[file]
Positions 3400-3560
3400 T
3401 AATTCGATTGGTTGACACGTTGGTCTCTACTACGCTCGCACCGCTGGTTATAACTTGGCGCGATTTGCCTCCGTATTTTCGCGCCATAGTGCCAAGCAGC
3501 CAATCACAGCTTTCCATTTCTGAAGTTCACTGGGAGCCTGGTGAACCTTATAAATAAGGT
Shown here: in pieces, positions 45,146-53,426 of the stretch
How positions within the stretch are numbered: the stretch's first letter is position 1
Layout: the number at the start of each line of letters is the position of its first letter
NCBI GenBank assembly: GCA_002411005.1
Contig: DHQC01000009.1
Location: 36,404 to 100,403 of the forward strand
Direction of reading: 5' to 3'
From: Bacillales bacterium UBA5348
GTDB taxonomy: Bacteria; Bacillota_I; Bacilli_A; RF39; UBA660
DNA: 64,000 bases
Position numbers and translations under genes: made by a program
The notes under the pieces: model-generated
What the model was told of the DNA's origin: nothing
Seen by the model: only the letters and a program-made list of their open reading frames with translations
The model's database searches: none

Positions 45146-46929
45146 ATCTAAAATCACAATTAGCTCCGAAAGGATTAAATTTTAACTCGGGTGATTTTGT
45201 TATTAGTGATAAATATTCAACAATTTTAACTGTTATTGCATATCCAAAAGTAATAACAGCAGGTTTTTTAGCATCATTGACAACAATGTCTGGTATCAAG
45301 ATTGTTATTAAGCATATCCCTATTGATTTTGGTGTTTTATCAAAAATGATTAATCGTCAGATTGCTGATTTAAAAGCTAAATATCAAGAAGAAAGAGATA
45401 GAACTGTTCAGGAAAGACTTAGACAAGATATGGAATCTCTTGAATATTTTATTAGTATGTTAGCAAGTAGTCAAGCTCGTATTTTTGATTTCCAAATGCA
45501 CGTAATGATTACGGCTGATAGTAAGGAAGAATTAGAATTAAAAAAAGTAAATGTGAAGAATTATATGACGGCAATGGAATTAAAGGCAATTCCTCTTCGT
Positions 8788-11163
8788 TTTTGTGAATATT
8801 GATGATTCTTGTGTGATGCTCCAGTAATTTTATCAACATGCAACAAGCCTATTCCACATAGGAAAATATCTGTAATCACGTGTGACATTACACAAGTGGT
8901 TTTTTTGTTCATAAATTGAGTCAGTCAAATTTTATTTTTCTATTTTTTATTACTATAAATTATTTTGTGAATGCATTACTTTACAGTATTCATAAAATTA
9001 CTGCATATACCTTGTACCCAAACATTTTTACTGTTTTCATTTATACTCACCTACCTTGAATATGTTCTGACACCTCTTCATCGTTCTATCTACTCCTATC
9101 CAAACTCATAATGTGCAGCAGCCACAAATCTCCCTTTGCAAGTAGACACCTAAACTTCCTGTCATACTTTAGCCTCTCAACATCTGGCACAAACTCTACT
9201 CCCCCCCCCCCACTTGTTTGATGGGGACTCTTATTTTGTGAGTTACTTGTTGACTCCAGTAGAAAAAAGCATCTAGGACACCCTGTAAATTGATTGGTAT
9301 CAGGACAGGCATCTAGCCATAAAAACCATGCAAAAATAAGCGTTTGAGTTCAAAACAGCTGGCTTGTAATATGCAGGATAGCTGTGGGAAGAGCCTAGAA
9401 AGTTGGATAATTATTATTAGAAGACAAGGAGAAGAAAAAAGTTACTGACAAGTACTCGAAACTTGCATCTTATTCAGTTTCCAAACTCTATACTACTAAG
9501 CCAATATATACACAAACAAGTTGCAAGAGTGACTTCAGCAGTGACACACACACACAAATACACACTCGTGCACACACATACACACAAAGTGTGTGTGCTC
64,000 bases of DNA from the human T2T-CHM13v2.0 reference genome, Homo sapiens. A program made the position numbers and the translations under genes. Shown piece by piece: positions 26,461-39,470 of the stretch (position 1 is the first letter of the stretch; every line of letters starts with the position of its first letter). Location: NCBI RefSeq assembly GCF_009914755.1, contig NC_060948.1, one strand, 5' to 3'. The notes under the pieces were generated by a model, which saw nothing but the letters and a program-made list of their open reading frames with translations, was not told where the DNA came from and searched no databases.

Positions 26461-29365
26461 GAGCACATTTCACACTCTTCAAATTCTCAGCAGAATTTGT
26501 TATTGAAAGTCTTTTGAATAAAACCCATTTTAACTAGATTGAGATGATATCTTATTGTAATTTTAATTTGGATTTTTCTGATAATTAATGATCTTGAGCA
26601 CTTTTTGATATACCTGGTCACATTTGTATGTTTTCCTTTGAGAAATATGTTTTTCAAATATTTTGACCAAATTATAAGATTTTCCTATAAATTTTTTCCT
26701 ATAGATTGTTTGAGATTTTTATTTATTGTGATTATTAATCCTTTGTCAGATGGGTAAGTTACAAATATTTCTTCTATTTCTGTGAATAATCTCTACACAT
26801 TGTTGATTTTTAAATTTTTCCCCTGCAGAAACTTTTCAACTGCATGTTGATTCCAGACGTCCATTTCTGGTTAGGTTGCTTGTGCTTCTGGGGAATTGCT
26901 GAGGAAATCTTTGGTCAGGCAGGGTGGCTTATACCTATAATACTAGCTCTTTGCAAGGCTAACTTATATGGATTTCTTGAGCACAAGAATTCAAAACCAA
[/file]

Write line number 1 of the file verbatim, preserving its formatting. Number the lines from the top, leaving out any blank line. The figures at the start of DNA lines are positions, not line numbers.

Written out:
Positions 3400-3560